Most modern RF power amplifiers are built from legacy analog circuits. Typically, such circuits are produced in multi-component modules and in costly, low-volume semiconductor processes like Gallium Arsenide (GaAs). Yet ParkerVision, Inc. recently extended its Direct2Data digital RF transceiver technology to overcome a significant hurdle. It can now produce ultra-efficient, low-cost RF power amplifiers in common silicon semiconductors.
The power amplifiers from ParkerVision enjoy yield and cost advantages because they're monolithic implementations. They can be produced on less costly, high-volume silicon processes. The company will offer two families of power amplifiers in small-form-factor packages.
Both of the families—the vector power amplifiers (VPAs) and digital power amplifiers (DPAs)—reduce transmitter power consumption for many battery-powered wireless products by 50% to 80%. The VPA family completely eliminates the need for traditional RF transmitters. For its part, the DPA family is incorporated into product designs as a drop-in replacement for traditional analog RF power-amplifier modules. Moreover, the DPA amplifiers are a single silicon chip as opposed to a multi-component module like most of today's analog power amplifiers.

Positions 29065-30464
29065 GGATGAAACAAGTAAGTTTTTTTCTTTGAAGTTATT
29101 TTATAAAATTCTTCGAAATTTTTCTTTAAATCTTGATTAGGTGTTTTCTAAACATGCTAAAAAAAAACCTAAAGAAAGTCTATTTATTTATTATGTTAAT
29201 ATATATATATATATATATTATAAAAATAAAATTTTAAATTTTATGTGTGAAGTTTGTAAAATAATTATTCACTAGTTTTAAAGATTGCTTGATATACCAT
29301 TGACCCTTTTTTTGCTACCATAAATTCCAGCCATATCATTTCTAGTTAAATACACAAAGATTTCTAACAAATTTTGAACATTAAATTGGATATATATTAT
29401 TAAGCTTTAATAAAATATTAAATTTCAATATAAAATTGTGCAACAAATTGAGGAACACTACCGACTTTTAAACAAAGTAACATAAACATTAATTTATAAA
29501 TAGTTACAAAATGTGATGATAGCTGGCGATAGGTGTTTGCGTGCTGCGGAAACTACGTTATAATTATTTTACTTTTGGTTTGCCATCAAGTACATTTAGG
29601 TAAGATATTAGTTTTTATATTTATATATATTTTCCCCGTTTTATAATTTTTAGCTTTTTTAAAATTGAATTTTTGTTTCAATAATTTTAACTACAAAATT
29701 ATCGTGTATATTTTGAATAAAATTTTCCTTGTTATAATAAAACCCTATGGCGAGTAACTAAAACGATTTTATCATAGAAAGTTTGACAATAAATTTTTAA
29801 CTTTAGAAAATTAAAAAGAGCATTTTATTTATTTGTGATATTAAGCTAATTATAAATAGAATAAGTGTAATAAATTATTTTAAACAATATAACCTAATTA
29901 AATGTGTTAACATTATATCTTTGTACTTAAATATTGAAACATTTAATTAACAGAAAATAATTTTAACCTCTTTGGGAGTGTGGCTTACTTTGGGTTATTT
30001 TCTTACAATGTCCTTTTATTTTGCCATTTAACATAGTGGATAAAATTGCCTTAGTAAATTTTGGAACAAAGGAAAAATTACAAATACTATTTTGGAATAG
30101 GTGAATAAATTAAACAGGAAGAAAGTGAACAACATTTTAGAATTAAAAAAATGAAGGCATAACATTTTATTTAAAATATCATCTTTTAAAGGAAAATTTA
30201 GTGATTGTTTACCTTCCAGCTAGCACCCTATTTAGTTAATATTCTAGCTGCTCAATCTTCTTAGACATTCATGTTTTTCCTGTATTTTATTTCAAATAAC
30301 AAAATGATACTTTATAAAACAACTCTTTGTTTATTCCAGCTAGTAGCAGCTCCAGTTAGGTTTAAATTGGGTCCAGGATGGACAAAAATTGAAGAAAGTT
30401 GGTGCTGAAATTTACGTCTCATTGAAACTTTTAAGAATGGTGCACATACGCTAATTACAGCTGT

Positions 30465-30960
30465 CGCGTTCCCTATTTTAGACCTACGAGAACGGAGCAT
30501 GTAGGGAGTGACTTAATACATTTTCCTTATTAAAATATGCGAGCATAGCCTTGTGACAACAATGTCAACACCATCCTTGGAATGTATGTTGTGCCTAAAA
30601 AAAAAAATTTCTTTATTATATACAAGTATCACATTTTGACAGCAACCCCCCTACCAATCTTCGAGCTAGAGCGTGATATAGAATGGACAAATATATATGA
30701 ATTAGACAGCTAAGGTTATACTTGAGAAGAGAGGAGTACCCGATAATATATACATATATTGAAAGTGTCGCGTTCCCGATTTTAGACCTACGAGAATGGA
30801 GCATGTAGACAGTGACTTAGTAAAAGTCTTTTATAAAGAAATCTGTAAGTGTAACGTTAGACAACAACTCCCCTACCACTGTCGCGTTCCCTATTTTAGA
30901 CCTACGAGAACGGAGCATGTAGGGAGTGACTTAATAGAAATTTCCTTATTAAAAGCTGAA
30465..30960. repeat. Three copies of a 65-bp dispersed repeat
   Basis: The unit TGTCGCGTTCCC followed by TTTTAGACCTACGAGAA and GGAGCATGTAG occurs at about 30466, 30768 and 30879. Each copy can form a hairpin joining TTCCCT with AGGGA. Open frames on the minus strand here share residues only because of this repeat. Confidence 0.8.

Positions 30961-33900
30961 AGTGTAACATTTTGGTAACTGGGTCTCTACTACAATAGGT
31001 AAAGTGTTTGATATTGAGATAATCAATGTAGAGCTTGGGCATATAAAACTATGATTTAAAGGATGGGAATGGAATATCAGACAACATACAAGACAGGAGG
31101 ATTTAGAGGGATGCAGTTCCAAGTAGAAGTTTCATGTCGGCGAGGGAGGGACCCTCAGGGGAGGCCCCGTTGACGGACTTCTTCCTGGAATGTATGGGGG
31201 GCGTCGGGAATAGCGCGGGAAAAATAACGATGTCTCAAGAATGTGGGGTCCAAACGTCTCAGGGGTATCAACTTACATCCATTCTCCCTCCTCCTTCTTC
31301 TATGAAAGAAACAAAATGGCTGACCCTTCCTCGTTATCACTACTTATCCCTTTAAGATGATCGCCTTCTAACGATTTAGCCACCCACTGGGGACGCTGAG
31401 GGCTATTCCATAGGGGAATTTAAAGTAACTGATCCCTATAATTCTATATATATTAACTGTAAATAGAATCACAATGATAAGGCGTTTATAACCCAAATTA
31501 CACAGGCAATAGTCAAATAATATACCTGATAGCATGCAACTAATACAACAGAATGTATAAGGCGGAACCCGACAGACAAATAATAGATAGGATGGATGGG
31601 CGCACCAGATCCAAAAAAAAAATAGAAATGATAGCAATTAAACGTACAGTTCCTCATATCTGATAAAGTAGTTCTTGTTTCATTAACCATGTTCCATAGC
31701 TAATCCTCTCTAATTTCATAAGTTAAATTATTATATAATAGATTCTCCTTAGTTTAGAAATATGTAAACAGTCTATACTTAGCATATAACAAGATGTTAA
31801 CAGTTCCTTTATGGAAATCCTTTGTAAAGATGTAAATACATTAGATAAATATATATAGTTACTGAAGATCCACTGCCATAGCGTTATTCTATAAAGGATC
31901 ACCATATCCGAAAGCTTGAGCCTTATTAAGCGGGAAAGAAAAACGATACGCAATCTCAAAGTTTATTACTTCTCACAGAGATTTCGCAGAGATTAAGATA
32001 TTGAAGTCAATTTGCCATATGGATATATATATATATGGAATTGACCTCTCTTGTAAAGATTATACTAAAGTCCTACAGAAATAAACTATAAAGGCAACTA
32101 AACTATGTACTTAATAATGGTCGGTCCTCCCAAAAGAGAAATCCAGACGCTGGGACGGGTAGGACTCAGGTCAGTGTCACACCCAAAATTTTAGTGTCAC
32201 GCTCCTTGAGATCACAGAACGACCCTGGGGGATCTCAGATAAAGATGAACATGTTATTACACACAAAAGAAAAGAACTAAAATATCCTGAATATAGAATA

VPAs receive digital I/Q baseband signals that would typically be sent from a product's baseband processor to a traditional RF transmitter. The VPAs eliminate that transmitter. In just one step, they convert the digital I/Q signal to an on-channel amplified RF carrier.
The initial DPA product lineup includes models for CDMA2000; GSM/GPRS/EDGE; IMT-2000 W-CDMA for UMTS; Wi-Fi networking equipment; Bluetooth-enabled devices; cordless and VoIP phones; and multi-mode, multi-band products that combine those standards. The company's first offerings will be for applications at RF frequencies up to 3 GHz. They'll be followed later this year with products for RF frequencies up to 6 GHz. Those products will target the IEEE 802.11a standard and the emerging digital-home market.